QuidNYC's Overly Faithful DIY Rendition of the "Official" Soylent

Last updated January 28, 2014 Copy
AmountIngredient$ / daySource
160gMaltodextrin$0.43Amazon
125gBrown Rice Protein Isolate$4.39Amazon
110gOat Flour$0.26Amazon
15.75gPotassium Gluconate$0.41Amazon (S)
6gSoy Lecithin$0.11Amazon (S)
4.5gGum Arabic$0.22Amazon
2.1gSodium Chloride$0.01Amazon
2.5gCalcium Carbonate$0.06Amazon
1.8gVanillin$0.95Amazon
1.375gCholine Bitartrate$0.06Amazon
0.09gAscorbic Acid$0.01Amazon
0.06gSucralose$0.02Amazon
0.016gNiacin$0.00Amazon
2portionAlpha-Tocopherol$0.05Amazon (S)
0.028gZinc Sulfate$0.00Amazon
0.005gCalcium D-Pantothenate$0.00Amazon
0.006gManganese Sulfate$0.00Amazon
0.001gRiboflavin$0.00Amazon
0.001gPyridoxine HCL$0.00Amazon
0.001gThiamine HCL$0.00Amazon
0.2pillRetinyl Palmitate$0.01Amazon (S)
0.006gCopper Gluconate$0.00PureBulk.com
0gFolic Acid$0.00PureBulk.com
0gPotassium Iodide$0.00PureBulk.com
0gPhytonadione (K1)$0.00
0gSodium Selenite$0.00The Lab Depot, Inc.
0gSodium Molybdate$0.00Amazon
0gChromium Chloride$0.01Sigma-Aldrich
0.003gBiotin$0.00Amazon
0.6pillErgocalciferol$0.03Amazon (S)
0gCyanocobalamin$0.00Amazon
60.87mlCanola Oil (not recommended - see notes)$0.20Amazon (S)
5.33pillFish Oil$0.20Amazon (S)
Amounts for:
Total Daily Cost:
$7.44Add Ingredients
to Amazon Cart

This is an attempt to create a DIY recipe that approximates the "official" Soylent as specified here, here, and here.

For the sake of "authenticity," I have not attempted to group together or otherwise optimize the ingredients -- steps such as using a pre-combined vitamin supplement would make this significantly more suitable for assembly in a DIY context.

To be clear, I'm putting this together for "fun," and I do not recommend that anyone actually use this recipe. You'd have to be nuts to try to measure out fractions of micrograms of individual vitamins at home.

For a more realistic DIY recipe that still hews close to the "official" Soylent, please see: https://www.completefoods.co/diy/recipes/quidnycs-significantly-more-realistic-diy-rendition-of-the-official-soylent

That said, I don't actually think it's a good idea for people to consume canola oil on purpose. For my recommended "Superfood" DIY formula, please see: https://www.completefoods.co/diy/recipes/quidnycs-superfood-for-him

If you're particularly concerned about costs, you might want to take a look at my "Cheaperfood" recipe, which cuts some corners without crossing any nutritional red lines: https://www.completefoods.co/diy/recipes/quidnycs-cheaperfood


Change Log:

  • January 28, 2014: I'm dropping the xanthan gum, since it seems to have mysteriously disappeared from the Applications Overview blog post.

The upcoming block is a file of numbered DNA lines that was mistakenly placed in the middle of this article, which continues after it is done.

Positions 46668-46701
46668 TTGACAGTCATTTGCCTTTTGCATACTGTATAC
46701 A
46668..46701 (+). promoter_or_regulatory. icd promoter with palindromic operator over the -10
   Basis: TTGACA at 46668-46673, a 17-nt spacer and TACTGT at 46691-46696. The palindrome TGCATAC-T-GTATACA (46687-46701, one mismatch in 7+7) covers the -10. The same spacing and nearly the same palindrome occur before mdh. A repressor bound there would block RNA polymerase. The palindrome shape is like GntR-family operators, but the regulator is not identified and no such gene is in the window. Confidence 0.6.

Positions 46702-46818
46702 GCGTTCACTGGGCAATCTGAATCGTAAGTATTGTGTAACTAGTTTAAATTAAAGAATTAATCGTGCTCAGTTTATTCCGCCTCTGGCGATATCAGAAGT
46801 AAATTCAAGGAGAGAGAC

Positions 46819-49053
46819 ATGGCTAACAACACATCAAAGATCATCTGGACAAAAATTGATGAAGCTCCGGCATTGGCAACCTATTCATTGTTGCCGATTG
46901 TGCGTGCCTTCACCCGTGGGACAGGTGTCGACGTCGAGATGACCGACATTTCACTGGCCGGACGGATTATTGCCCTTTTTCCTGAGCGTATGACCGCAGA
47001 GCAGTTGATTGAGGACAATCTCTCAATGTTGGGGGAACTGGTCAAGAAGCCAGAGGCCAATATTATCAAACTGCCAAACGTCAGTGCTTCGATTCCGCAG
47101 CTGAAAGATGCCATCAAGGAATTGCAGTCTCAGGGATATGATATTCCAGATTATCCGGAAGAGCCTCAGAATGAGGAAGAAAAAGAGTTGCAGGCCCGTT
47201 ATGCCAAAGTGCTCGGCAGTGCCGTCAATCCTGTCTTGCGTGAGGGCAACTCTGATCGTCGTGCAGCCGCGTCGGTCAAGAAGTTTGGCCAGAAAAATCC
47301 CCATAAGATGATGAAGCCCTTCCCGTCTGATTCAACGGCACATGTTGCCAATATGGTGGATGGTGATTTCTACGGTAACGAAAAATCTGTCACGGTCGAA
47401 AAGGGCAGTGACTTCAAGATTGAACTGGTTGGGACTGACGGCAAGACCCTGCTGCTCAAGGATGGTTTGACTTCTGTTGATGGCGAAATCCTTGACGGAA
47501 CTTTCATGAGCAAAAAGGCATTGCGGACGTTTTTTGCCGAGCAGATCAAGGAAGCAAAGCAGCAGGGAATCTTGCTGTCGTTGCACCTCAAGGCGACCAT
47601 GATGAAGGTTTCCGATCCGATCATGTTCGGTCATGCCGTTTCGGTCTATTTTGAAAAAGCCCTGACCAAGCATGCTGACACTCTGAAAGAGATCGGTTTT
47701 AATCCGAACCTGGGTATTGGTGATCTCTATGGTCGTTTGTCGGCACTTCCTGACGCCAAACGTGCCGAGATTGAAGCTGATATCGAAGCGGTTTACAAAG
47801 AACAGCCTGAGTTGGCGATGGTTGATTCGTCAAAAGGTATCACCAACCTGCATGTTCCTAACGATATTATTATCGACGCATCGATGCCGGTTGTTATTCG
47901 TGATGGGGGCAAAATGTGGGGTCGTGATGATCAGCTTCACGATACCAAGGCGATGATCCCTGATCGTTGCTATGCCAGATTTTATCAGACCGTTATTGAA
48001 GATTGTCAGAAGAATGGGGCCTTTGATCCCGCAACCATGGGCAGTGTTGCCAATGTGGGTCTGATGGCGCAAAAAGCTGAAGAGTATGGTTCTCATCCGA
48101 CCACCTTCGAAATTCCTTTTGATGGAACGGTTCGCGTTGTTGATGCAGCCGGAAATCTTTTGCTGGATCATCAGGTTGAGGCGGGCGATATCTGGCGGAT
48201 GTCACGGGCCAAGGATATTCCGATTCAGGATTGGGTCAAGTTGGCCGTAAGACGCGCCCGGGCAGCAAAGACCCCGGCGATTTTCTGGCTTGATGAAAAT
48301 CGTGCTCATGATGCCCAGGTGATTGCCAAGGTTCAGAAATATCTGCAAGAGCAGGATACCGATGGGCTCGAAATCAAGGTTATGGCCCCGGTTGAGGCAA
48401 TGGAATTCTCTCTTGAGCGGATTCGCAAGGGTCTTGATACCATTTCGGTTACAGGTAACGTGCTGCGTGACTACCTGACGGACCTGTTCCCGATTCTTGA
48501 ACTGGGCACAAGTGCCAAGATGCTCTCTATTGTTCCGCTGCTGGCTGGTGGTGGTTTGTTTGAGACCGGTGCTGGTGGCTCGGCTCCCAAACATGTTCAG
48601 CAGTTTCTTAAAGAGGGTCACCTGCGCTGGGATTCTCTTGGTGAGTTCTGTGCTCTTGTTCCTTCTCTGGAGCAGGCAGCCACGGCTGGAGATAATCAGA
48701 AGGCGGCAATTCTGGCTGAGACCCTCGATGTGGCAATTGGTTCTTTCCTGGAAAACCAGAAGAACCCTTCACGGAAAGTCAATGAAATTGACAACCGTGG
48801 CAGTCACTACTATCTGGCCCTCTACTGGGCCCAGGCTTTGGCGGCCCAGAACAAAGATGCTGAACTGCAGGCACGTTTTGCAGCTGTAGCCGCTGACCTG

• January 13, 2014: I have updated the formula according to the "Applications Overview" posted today with details on soy lecithin, xanthan gum, gum arabic, vanillin, and sucralose.
  • January 10, 2014: The values for oat flour, maltodextrin, rice protein, and canola oil have been updated per Rob's recent post in the Soylent Discourse forums.

On "Vegetable" Oils and Oxidative Stress:

My primary concerns about soybean oil and canola oil have to do with the role of oxidative stress, which may be particularly acute in circumstances where degraded polyunsaturated fats represent a large proportion of one's total lipid intake: http://www.ncbi.nlm.nih.gov/pmc/articles/PMC3215974/ http://www.ncbi.nlm.nih.gov/pmc/articles/PMC3126710/

I have chosen to substitute olive oil in particular in my own recipes since there is evidence that it actually has a protective role in terms of oxidative stress: http://www.ncbi.nlm.nih.gov/pubmed/22236145

If I had to sum up the basic organizing principle of my "Superfood" recipe, it is to ensure that all sources of polyunsaturated fat have been degraded as little as possible -- i.e., that they are fresh, minimally processed, and carefully stored. I believe industrially processed seed oils like soybean and canola are highly suspect in that regard.

I see a number of red flags when it comes to the production of canola oil (and of other seed / "vegetable" oils). The GMO seeds are heated and crushed to extract the oil, a process which immediately turns it rancid (due to oxidative damage to the polyunsaturated fats). The oil is then "refined" with hexane, bleached, and deodorized. Then, bon app├ętit. It's unclear to me how much that process is truly mitigating the oxidative damage that is done to the lipids, or how much it is simply covering it up. Either way, it seems prudent to get your lipids from a source where none of that is even part of the equation.

In the end, it's your call. Maybe canola isn't that bad. But personally, I'd rather consume something that has been demonstrated as safe -- and even beneficial in terms of human health -- over a period of thousands of years (i.e., extra-virgin olive oil).

Nutrition Facts

Amount Per Day
43% Carb, 24% Protein, 33% Fat
Calories2199
% Daily Values*
82%
Total Carbohydrate234g
41%
Dietary Fiber 16g
105%
Protein130g
94%
Total Fat82g
Saturated Fat9g
Monounsaturated Fat43g
Polyunsaturated Fat25g
487%
Omega-3 Fatty Acids8g
96%
Omega-6 Fatty Acids16g
Cholesterol67mg
Calcium
108%
Vitamin A
100%
Chloride
55%
Vitamin B6
1011%
Chromium
100%
Vitamin B12
100%
Copper
153%
Vitamin C
100%
Iodine
100%
Vitamin D
100%
Iron
126%
Vitamin E
210%
Magnesium
38%
Vitamin K
144%
Manganese
292%
Thiamin
1063%
Molybdenum
100%
Riboflavin
111%
Phosphorus
71%
Niacin
110%
Potassium
81%
Folate
109%
Selenium
168%
Pantothenic Acid
104%
Sodium
56%
Biotin
100%
Sulfur
290%
Choline
140%
Zinc
132%
 
* Percent Daily Values are based on "U.S. government DRI, male 19-50, 2400 calories". You may use the Nutrient Calculator to personalise your own profile, then select it from the list on the Recipe Editor tab.
Nutrient Profile: U.S. government DRI, male 19-50, 2400 caloriesChange

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